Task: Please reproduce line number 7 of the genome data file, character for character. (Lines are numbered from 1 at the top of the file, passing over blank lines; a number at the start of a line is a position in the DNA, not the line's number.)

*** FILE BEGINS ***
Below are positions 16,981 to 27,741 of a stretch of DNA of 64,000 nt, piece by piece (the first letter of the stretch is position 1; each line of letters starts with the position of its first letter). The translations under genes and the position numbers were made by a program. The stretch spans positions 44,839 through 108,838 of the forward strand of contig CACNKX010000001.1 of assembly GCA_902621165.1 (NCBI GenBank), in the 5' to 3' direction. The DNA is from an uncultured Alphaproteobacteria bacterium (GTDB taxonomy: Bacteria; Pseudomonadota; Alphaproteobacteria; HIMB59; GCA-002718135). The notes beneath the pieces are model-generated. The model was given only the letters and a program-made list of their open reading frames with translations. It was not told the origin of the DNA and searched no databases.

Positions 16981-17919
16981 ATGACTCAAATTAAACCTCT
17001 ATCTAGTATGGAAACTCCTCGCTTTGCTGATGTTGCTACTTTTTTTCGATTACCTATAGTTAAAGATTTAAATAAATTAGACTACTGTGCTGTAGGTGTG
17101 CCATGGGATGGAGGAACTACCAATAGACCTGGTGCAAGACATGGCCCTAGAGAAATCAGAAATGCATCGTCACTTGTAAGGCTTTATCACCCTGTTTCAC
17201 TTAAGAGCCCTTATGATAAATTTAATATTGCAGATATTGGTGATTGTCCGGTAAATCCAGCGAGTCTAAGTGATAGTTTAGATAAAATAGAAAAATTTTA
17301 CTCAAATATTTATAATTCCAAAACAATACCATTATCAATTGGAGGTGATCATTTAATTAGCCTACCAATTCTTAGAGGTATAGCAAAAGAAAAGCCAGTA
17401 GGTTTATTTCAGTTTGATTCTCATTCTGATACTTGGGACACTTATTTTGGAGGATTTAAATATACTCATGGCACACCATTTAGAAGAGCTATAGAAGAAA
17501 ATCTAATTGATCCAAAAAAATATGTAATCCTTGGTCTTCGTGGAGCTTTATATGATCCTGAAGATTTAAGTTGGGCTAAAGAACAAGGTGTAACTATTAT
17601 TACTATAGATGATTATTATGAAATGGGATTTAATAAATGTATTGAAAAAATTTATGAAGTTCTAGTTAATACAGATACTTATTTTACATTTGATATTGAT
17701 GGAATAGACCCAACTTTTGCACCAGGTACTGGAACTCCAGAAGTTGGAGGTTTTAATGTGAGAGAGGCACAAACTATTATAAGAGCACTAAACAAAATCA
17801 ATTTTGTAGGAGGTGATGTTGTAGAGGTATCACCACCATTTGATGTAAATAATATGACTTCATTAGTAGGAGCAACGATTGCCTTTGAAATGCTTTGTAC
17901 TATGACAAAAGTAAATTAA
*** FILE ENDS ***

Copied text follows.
17301 CTCAAATATTTATAATTCCAAAACAATACCATTATCAATTGGAGGTGATCATTTAATTAGCCTACCAATTCTTAGAGGTATAGCAAAAGAAAAGCCAGTA